By the time Emily Boak '13 graduated from the University of Chicago last year with a degree in anthropology, archaeology and geographical studies, she had already discovered her love of research, thanks in large part to her involvement in a U.S. State Department-funded project called the Afghan Heritage Mapping Partnership. She will talk about her work on the project, as well as how Blair helped her to discover her passions and ultimately connect with the college professors moving the project forward, during a March 27 Society of Skeptics presentation in the Chiang Center for Innovation and Collaboration (CIC).
"Working on this project through the University of Chicago's Center for Ancient Middle Eastern Landscapes introduced me to a niche of scholars using geographic information systems and high-resolution satellite imagery to map archaeological sites, not just looking at a single site, but at whole regional systems of settlements and irrigation systems," said Emily, who found every University of Chicago class "absolutely fascinating" and loved having the freedom to very liberally choose her courseload. "I got involved simply by emailing the professor who was leading the project and got very lucky with the timing."
College Connections & Narrowing Down Major Options
Noting that she came to college with a vague plan of studying political science or public policy, Emily hopes Blair students take away from her talk the power of getting in touch with college professors, even if you have never met them or taken their classes, and letting them know you're interested in what they do.
When Emily arrived in Chicago in 2013, she quickly found that the university had a solid two years of core curriculum and that most students didn't seriously start courses to fulfill major requirements until midway through their second year. She spent a lot of time as a freshman and sophomore trying out various disciplines, taking courses in math, social sciences, art, geology and biology. After spending six months in Paris studying history, Emily was torn because she really enjoyed history, science, art and languages, but ended up deciding on her major by looking through the course catalog and choosing the one that had the most classes that she found interesting.
'Learning as a Part of Living'
Anthropology and archeology, Emily soon discovered, perfectly fused her passion for all of those other disciplines. Although some of those interests dated back to childhood, she credits Blair with helping her find her career path. "Blair and all of the incredible teachers and individuals who I met there played a huge role in how I got to where I am now," she said. "I think that, more than anything, the approach to learning that is infused into every day at Blair is what has been most formative, for it followed and encouraged my sense of curiosity and independent thought. Through countless conversations with teachers and mentors on walks to School Meeting, in the dorms, at formal dinner, on the sports fields and in Thursday Chapels, Blair made it clear to me that learning is not something that just happens in school; it is part of living."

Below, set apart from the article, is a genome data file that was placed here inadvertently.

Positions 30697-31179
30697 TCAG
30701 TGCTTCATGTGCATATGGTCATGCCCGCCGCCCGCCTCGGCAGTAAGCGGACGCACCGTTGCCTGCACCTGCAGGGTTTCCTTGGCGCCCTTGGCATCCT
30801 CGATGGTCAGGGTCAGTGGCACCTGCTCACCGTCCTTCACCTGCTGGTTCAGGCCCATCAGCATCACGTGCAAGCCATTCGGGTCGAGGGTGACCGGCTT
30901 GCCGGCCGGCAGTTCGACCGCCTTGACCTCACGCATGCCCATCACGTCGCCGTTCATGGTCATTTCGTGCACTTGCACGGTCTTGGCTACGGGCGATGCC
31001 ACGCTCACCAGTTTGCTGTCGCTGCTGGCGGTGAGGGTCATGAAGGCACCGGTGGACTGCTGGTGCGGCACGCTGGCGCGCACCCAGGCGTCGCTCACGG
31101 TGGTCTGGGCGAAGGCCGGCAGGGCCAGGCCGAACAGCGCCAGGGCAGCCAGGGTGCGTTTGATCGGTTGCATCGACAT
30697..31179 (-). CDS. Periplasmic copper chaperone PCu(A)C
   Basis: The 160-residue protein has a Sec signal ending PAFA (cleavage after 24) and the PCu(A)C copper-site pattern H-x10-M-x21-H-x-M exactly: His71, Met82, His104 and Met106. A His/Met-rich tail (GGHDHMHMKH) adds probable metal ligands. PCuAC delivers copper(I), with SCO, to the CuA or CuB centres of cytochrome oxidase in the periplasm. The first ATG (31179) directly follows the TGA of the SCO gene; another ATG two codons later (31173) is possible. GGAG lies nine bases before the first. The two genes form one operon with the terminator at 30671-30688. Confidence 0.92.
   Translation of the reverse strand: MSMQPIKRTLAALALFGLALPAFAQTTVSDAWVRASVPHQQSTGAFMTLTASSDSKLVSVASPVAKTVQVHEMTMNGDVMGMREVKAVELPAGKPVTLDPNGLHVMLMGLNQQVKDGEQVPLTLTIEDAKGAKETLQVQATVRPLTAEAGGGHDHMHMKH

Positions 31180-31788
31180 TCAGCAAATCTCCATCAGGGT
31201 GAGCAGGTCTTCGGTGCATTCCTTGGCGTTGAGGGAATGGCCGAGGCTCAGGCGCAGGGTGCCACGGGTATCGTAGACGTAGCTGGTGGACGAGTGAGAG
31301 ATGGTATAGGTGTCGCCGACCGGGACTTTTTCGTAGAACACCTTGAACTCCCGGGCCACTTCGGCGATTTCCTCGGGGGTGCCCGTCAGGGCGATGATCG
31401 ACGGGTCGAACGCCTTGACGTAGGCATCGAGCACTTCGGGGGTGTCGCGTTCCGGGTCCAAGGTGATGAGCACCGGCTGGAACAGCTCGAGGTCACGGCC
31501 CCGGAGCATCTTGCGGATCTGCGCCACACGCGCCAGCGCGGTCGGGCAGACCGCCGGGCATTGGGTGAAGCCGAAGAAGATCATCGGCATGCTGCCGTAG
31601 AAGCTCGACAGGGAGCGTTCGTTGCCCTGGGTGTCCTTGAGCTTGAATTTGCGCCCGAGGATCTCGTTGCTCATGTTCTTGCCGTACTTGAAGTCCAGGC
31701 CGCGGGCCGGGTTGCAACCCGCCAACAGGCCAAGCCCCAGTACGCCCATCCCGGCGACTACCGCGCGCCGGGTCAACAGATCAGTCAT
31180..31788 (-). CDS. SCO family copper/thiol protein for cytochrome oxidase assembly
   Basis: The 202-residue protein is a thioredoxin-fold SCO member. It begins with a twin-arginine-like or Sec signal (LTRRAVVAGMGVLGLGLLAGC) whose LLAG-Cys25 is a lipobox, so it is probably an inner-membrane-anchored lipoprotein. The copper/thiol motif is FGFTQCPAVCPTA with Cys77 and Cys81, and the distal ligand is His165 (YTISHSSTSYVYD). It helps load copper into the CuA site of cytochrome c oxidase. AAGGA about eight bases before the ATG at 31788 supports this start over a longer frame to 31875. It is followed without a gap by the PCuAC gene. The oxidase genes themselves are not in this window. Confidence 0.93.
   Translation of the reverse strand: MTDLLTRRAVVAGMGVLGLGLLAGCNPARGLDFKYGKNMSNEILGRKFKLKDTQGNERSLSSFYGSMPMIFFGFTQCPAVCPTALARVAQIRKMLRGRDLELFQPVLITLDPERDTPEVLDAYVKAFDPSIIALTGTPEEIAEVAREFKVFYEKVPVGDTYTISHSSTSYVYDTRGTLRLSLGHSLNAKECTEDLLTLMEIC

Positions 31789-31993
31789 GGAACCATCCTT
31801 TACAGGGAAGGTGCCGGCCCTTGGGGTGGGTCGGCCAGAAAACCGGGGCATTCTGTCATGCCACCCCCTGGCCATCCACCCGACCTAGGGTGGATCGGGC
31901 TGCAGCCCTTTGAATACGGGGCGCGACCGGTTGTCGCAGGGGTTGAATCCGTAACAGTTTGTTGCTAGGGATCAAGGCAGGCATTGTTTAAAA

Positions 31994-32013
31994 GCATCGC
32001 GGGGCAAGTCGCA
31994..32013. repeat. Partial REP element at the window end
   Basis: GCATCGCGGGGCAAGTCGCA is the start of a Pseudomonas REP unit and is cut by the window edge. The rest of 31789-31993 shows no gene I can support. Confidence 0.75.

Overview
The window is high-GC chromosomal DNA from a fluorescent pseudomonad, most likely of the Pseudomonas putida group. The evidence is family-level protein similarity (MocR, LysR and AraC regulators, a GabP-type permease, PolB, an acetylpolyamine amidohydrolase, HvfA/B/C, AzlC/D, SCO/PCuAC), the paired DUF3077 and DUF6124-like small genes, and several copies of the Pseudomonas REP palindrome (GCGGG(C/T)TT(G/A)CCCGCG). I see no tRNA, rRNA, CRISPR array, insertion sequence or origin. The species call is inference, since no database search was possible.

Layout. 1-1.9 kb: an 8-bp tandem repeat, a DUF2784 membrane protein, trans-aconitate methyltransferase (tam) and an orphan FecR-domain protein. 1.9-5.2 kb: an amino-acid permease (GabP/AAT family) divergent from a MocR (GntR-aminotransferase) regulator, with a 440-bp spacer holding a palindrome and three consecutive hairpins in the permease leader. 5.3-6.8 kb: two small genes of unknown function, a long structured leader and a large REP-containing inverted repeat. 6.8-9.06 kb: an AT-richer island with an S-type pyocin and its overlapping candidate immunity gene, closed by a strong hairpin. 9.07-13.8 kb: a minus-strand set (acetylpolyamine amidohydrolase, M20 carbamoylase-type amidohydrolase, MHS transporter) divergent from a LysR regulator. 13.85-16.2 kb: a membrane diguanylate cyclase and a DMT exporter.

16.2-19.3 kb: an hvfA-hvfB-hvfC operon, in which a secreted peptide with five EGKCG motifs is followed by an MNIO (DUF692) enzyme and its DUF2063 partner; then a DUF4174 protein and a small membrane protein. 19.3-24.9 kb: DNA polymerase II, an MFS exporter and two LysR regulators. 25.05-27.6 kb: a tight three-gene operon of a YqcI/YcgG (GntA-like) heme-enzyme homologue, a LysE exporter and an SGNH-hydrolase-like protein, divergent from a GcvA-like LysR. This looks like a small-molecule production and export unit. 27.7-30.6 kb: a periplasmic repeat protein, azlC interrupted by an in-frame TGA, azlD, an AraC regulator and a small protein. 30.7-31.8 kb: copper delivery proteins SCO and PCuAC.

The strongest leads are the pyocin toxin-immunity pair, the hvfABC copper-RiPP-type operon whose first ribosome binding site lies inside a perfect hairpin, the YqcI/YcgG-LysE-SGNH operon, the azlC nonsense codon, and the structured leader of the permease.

During her 7 p.m. presentation in the CIC's Collaboration Forum, Emily will detail for the audience how the Afghan Heritage Mapping Project came into being as a partnership among the Oriental Institute of the University of Chicago, the U.S. Embassy in Kabul and Kabul Polytechnic University. During her "fun, very visual talk," Emily will address how Blair shaped her scholarly interests, explain how connecting with college faculty members can lead you down unexpected paths and underscore the impact of war on cultural heritage.
"The project I am working on has access to extremely high-resolution aerial imagery of Afghanistan, and I will share some of these images from various periods from the 1950s to today," concluded Emily, who will touch on her work tracing the 16th-to-17th century Silk Roads through Afghanistan, through which she and colleagues have found nearly 200 previously unrecorded "caravanserai," which are caravan inns where travelers, merchants and pilgrims would stop. "The scale and scope of study that satellite imagery allows gives archaeologists the opportunity to focus on huge areas."
All members of the Blair community are welcome to attend Emily's lecture and she encourages audience members to learn more about her University of Chicago lab and the Afghan Heritage Mapping Project in advance of her presentation.
The History of Skeptics
The Society of Skeptics was established as a forum for students and faculty to discuss and debate important global issues; it has grown to become one of the premier high school lecture series in the United States. Each week, speakers from the political, social, scientific, economic and literary arenas share their unique perspectives with students, who are encouraged to engage with presenters, asking questions and debating points of view.
The program was an outgrowth of the Blair International Society, begun in 1937. Forty years later, former history department chair Elliott Trommald, PhD, Hon.'65, established the modern Skeptics program as a regular forum for student discussion and debate; history teacher Martin Miller, PhD, took over in the mid-1980s and molded the program into a weekly lecture series, one that has since continued without interruption. Under the tutelage of Dr. Miller, Skeptics has featured a wide variety of speakers who are engaging, accomplished in their respective fields and often controversial. For a listing of upcoming Skeptics programs, please click here.